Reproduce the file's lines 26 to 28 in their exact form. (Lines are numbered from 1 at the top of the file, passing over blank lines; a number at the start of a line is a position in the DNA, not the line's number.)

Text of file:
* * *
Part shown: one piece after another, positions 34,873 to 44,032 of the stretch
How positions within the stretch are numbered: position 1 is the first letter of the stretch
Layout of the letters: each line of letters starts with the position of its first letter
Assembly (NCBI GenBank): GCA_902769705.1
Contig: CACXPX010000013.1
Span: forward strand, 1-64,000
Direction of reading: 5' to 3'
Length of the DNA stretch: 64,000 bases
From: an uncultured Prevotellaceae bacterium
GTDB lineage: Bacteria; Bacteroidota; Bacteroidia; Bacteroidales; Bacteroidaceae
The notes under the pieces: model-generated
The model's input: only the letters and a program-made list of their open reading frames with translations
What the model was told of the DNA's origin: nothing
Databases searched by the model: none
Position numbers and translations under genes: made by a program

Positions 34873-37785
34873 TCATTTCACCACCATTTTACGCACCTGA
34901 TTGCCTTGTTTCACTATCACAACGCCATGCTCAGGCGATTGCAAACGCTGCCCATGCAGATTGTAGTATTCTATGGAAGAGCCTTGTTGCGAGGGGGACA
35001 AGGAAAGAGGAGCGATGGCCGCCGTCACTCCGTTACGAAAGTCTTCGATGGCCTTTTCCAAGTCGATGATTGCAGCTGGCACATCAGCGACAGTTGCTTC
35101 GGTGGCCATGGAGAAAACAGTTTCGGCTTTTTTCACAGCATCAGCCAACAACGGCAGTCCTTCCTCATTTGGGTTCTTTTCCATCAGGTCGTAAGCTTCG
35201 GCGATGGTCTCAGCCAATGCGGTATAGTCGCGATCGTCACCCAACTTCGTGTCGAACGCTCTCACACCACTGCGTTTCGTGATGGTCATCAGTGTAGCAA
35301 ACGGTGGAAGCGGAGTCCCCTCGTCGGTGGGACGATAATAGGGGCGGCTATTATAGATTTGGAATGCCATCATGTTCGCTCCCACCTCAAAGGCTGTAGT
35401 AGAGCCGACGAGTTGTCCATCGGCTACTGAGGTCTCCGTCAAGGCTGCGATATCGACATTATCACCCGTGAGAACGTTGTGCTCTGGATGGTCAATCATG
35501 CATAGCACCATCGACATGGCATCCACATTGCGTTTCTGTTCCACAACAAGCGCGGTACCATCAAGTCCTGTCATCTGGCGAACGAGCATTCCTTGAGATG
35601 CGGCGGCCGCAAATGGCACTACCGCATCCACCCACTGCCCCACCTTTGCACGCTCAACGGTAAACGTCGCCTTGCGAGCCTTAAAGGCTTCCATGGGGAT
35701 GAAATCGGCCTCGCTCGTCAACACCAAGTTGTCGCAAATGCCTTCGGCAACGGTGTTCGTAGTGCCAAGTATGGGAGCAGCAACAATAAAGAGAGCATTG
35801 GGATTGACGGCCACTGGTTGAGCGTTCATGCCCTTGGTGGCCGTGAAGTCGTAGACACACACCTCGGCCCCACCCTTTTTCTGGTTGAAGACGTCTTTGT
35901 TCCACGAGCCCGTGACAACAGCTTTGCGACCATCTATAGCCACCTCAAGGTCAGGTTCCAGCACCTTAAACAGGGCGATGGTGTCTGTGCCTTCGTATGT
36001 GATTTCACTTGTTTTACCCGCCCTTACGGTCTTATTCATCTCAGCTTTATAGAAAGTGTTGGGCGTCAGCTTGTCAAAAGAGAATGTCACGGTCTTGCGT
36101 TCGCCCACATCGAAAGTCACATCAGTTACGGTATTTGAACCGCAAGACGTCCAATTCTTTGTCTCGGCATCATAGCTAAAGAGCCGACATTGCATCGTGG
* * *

35701 GAAATCGGCCTCGCTCGTCAACACCAAGTTGTCGCAAATGCCTTCGGCAACGGTGTTCGTAGTGCCAAGTATGGGAGCAGCAACAATAAAGAGAGCATTG
35801 GGATTGACGGCCACTGGTTGAGCGTTCATGCCCTTGGTGGCCGTGAAGTCGTAGACACACACCTCGGCCCCACCCTTTTTCTGGTTGAAGACGTCTTTGT
35901 TCCACGAGCCCGTGACAACAGCTTTGCGACCATCTATAGCCACCTCAAGGTCAGGTTCCAGCACCTTAAACAGGGCGATGGTGTCTGTGCCTTCGTATGT